The Unknown Soldier

"Good"

The Unknown Soldier Review


In Michael Verhoeven's impassioned documentary The Unknown Soldier, the terrible inhumanity and detestable efficiency of the German genocide industry during World War II is laid bare before the viewer in all its horror. At one moment in the film, Verhoeven's camera rests upon a plaque upon which a quote by Elie Weisel is visible: "For the dead AND the living who must bear witness." And Verhoeven's film, while bearing witness to repressed German view of history, also warns of cultural complacently in the dangerous present.

The film documents the Wehrmacht Exhibition, an exhibit that made its way around German cities from 1999 to 2004 and hit the German societal nerve like a spinal tap, generating massive protests and riots wherever the exhibit played. The Wehrmacht Exhibition's incendiary display featured previously unseen war footage and repressed photographs of German-perpetrated atrocities conducted against civilian populations during World War II. And the controversial aspects of the show cut like a twisted knife. Before this exhibition, the prevailing common German viewpoint of the horrors inflicted upon the innocent victims and scapegoats of the war was that the violence was conducted by the Gestapo and the S.S. But what the exhibition revealed for the first time to the German population was the revelation that it was, in fact, the regular German army soldiers who were the ones who willingly and happily participated in the slaughter.

The style of Verhoeven's film interweaves unmediated film clips and photographs from the exhibition with footage of protesters at the exhibit and a succession of talking heads interviews with historians and experts in the comfort of their studies and libraries, who comment upon the veracity of the exhibition, either applauding the exhibit and backing up the startling media displayed or others who bitterly deride the exhibition as a complete fabrication. But it is not too difficult to determine which side Verhoeven is on.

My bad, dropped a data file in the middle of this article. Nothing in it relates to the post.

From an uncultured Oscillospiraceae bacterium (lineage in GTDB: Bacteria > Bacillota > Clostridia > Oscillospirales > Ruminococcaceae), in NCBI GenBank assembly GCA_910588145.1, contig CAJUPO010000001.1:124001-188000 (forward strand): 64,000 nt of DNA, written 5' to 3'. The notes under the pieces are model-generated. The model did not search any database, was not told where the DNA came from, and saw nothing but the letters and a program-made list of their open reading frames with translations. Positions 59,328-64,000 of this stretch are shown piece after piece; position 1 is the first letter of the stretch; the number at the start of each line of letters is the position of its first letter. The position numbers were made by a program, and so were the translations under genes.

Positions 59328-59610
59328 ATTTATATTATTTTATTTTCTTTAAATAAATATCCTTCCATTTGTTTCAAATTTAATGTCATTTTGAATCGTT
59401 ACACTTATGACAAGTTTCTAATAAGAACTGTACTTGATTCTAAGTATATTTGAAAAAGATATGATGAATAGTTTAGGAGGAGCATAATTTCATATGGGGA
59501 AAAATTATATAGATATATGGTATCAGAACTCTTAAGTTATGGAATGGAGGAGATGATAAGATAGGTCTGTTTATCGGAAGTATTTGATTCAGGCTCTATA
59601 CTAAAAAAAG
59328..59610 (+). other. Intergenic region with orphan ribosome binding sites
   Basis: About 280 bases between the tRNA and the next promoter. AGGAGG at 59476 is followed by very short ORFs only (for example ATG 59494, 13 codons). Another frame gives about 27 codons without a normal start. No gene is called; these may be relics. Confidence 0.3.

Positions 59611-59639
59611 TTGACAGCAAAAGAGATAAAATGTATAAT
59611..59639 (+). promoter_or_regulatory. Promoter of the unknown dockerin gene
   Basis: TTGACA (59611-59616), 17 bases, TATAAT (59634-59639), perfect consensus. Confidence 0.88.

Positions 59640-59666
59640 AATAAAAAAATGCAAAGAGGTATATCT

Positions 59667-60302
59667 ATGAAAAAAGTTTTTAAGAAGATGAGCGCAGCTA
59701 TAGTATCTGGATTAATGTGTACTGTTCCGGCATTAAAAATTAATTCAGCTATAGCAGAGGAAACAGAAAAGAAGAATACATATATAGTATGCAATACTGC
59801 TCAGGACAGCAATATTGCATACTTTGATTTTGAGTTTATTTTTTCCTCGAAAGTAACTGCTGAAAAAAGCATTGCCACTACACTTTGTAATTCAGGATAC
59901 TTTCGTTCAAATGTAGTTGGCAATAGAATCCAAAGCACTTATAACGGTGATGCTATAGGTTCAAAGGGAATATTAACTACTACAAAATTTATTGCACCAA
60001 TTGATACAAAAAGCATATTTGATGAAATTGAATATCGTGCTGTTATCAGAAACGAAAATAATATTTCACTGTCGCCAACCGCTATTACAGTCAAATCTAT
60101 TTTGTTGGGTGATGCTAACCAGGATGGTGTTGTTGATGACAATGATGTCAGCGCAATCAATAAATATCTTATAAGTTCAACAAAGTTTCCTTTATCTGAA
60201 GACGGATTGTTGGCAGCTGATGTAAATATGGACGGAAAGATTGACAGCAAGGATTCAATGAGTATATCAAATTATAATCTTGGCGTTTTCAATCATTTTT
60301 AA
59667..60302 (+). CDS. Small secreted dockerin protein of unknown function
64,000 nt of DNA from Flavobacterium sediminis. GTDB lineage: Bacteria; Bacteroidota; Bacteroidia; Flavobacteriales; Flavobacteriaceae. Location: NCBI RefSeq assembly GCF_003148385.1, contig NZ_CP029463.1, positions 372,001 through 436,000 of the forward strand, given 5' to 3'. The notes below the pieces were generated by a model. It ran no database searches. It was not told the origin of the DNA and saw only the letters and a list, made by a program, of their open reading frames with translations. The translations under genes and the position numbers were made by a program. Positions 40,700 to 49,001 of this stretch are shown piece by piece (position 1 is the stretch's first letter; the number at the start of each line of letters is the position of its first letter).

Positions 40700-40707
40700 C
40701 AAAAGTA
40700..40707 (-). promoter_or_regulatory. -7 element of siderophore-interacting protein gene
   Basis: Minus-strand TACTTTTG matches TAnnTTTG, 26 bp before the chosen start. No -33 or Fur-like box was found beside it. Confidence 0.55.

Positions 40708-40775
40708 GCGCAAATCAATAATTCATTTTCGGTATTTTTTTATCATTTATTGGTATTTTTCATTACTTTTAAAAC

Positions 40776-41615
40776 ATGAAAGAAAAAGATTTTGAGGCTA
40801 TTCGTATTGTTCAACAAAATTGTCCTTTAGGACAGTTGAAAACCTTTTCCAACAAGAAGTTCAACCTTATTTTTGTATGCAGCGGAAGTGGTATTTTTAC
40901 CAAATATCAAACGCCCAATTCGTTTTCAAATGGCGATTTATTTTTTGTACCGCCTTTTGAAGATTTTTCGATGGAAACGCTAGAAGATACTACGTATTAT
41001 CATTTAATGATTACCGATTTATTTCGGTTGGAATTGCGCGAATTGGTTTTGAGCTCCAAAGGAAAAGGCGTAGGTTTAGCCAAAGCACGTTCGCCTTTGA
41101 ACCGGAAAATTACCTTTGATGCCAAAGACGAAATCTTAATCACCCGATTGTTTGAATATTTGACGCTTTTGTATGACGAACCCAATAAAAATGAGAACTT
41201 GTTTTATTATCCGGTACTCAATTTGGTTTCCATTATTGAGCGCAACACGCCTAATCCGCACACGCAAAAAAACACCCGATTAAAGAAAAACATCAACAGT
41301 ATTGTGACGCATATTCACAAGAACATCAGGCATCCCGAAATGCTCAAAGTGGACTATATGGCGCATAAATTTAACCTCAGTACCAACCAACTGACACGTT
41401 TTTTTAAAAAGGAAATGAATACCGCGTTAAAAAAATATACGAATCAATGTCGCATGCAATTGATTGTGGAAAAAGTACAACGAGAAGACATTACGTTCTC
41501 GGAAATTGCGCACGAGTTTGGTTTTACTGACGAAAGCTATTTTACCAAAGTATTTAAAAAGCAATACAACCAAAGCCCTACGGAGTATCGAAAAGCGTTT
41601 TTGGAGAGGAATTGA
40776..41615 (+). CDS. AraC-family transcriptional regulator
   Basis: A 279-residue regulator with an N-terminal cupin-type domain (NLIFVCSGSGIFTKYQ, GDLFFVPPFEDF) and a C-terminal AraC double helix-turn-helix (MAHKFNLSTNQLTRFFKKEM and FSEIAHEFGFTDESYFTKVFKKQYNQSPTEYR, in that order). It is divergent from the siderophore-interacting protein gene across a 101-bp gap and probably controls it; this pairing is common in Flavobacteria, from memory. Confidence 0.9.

The Unknown Soldier cuts a wide swath. Quickly mobbing away from the exhibit itself, the film takes the viewer on a savage journey of horror, ticking off time in the German charnel houses, the Eastern front in Russia, Ukrainian prisons, massive starvations of Jews and Bolshevik POWs, Russian anti-Semitism in the face of Russia's own genocide, the Minsk and Warsaw ghetto exterminations, Dubno, Kiev, and Babi Yar. The atrocity footage continues to amass and amass, so much so that when a few photographs of Hitler finally turn up, his own image seems superfluous.

As the viewer wades through these accumulated terrors, Verhoeven poses vital questions: What were the average Germans capable of? How does anti-Semitism develop into genocide? Where does the concept of "following orders" end? And can it happen here?

All significant and compelling questions, but much too much weight for a 97-minute film to bear. Verhoeven is fervent about what he is showing, but his fervency almost does the film in, particularly when it comes to his interviews with the experts. Continually cutting away from the footage of the exhibit to enlist a comfortable comment from an historian, it is the editorial equivalent of turning away from an unbearable truth about humanity that Verhoeven is trying to highlight. And, as we all presumably know, the mark of an artist is the ability to never turn away.

The most compelling sections of the film have nothing to do with the experts and commentators. Verhoeven is at his best when intercutting the horrific archival footage of Babi Yar, Warsaw, Dubno, Ukraine, and Minsk with the same locations in the banality of present day.

In the most haunting shot of the film, survivors of the Minsk ghetto exterminations stand in the mundane, contemporary city of Minsk next to a marker indicating where the Minsk ghetto had began. It is a cloudy, dark, rainy day, and the two somber survivors dispassionately relate their terrible experiences in surviving the mass executions in the Minsk ghetto, holding their umbrella overhead, straight and still in the downpour.

Aka Der Unbekannte Soldat.

Reign of terror.



Facts and Figures

Run time: 181 mins

In Theaters: Friday 23rd December 1955

Reviews

Contactmusic.com: 3 / 5

IMDB: 7.8 / 10

Cast & Crew

Starring: Risto Tuorila as Koskela, Pirkka-Pekka Petelius as Hietanen, Kari Väänänen as Lammio, Paavo Liski as Rokka, Mika Mäkelä as Rahikainen, Pertti Koivula as Lahtinen, Tero Niva as Vanhala, Pekka Ketonen as Kariluoto, Ossi-Ensio Korvuo as Määttä, Pauli Poranen as Lehto, Hannu Kivioja as Riitaoja, Matti Nurminen as Sarastie

Also starring:

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